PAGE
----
Spending is the New Saving
First things first—let me admit that I didn’t come up with this idea on my own. No, like most ideas, the catalyst was reading something else, somewhere else. This one happened to be in the form of a NY Times Article that helped me see the light. It’s a great article, and maybe I am a bit biased, but I think it would be better on Main St than Wall St any day so I am referencing it here!
We’ve all been reading since the recession began about all of the things we can do to save money. I’ve read them all from, “cancel your cell phone” to “stop drinking Starbucks” to “downsize your home”, and while these are all legitimate things to do, (except cutting out caffeine. That’s out of the equation for me) if you haven’t done them by now, let’s be honest, you’re probably not going to do them. We’re three and a half years deep into this recession, if you count December 2007 as the starting point, and by now, you’re probably doing everything you can, or at least everything you are willing to do in order to tighten the proverbial belt and save a couple of dollars.
Here is what I’m getting at. We all get paid to do something, or at least we have all at one point gotten paid for a skill we have. This is because someone, somewhere, sometime, said that your time and therefore your skill set is worth a certain amount of money. This is called monetization—turning something without actual, tangible value into something that generates revenue. In this example, you took your time which inherently has no dollar-value, and applied a value to it based on your skill set and sold it—probably 40 hours of it every week, to your employer.
So here’s a new idea, do it again.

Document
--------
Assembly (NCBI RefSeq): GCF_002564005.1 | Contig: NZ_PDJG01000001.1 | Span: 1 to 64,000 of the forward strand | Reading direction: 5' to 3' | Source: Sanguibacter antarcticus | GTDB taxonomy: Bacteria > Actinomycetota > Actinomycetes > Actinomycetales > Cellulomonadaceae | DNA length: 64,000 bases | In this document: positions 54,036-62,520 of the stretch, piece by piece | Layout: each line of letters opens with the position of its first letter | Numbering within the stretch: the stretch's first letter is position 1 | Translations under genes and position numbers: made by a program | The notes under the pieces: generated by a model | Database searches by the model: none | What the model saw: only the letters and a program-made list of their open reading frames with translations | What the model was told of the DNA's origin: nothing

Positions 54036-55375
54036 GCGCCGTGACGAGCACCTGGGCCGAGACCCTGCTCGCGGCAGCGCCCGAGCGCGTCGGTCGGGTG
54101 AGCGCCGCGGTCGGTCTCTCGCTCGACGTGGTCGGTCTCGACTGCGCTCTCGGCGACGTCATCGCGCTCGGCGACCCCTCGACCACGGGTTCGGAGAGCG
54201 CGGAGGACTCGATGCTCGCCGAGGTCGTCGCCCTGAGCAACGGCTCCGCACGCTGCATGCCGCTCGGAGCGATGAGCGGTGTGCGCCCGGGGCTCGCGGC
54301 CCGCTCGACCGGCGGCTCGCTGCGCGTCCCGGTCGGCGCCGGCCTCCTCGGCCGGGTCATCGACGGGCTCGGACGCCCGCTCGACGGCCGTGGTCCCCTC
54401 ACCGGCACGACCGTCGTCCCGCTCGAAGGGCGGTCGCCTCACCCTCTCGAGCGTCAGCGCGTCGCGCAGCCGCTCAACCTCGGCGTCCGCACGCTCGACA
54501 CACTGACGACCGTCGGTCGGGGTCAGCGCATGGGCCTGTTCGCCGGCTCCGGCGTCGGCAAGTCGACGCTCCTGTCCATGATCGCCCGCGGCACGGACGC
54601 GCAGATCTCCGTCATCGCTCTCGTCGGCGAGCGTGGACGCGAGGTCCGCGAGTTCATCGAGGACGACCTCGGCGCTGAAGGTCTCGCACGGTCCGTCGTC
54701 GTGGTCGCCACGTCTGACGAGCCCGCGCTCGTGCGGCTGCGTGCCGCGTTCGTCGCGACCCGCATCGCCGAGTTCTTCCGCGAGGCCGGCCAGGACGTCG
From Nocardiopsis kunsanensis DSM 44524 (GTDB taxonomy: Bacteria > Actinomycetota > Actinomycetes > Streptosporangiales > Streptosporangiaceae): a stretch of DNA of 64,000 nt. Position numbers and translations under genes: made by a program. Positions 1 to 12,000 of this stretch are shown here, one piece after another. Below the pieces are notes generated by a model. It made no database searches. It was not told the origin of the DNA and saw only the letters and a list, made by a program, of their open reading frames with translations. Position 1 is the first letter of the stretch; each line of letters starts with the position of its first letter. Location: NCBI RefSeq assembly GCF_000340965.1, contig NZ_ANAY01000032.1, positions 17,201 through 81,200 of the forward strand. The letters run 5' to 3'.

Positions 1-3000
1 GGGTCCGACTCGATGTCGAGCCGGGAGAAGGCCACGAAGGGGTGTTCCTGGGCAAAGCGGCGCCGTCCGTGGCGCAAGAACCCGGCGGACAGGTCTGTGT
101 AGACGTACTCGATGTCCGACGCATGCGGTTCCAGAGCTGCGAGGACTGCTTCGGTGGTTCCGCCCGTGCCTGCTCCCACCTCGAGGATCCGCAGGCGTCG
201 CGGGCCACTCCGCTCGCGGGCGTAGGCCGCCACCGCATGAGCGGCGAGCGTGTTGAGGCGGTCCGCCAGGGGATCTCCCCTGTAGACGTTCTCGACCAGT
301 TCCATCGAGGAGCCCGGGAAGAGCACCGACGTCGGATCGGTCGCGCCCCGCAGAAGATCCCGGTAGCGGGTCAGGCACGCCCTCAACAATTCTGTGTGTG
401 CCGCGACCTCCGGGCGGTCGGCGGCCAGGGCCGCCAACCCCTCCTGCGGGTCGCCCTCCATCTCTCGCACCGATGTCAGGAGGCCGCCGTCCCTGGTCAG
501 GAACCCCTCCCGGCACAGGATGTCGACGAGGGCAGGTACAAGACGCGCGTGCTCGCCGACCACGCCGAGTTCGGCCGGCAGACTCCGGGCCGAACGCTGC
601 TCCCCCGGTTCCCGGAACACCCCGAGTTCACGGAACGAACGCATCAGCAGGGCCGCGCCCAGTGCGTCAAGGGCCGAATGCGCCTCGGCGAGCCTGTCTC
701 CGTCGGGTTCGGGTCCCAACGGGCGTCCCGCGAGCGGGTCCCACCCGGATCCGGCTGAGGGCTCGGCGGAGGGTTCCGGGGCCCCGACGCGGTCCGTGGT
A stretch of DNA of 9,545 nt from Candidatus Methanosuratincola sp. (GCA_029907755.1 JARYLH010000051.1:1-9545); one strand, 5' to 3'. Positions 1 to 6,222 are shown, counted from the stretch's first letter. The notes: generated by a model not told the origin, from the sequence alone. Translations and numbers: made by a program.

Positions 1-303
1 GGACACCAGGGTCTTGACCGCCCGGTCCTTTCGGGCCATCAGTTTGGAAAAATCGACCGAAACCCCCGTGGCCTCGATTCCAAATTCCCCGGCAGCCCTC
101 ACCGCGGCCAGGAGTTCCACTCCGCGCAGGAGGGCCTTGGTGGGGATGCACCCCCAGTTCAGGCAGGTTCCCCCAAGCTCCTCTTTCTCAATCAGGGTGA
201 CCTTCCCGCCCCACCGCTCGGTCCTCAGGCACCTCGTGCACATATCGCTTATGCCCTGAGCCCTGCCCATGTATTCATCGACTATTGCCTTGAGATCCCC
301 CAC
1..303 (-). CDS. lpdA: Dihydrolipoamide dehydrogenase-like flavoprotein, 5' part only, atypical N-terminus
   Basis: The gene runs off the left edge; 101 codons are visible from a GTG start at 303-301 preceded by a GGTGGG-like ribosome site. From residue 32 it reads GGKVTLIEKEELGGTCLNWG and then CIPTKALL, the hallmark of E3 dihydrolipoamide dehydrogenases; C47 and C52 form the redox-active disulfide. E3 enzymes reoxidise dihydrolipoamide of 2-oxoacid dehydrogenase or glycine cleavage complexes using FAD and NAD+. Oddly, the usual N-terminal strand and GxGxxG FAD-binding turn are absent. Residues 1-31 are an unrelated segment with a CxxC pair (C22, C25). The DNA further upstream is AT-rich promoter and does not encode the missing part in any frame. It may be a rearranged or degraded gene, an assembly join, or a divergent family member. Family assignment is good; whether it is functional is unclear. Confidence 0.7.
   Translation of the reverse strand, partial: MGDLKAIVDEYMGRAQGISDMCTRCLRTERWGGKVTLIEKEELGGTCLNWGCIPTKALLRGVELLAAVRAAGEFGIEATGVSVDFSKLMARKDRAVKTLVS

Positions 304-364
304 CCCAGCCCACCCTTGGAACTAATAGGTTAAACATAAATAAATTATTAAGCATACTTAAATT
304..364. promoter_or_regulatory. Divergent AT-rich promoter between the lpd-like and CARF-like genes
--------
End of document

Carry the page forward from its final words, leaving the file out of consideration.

It’s actually quite simple. Your employer is not the only person who values your time and your skill set. So, take a look at the different skills you have and see if you can turn one of them into a little extra cash. It doesn’t have to be what you do at your regular job, it could be anything. Still remember that high-school calculus? Think about becoming a math tutor. Have some experience with a hammer? Try moonlighting as a handyman. There are tons of examples of things you can do—just get out there and do them!
I know, I know, you’re thinking that you don’t have a skill that you can monetize outside of your work-related skill, but I beg to differ. You’re reading this blog, so you have at least a working knowledge of the English language. Take that skill and work as an ESL tutor. People all over the world are clamoring to learn English, and there is probably someone in your neighborhood who could benefit from a smart tutor like yourself!
If you’re looking for ideas, leave a comment below; maybe you can get some help from other readers on what they have done to make some extra cash.
Who wants to stop spending anyway? My belt is tight enough!
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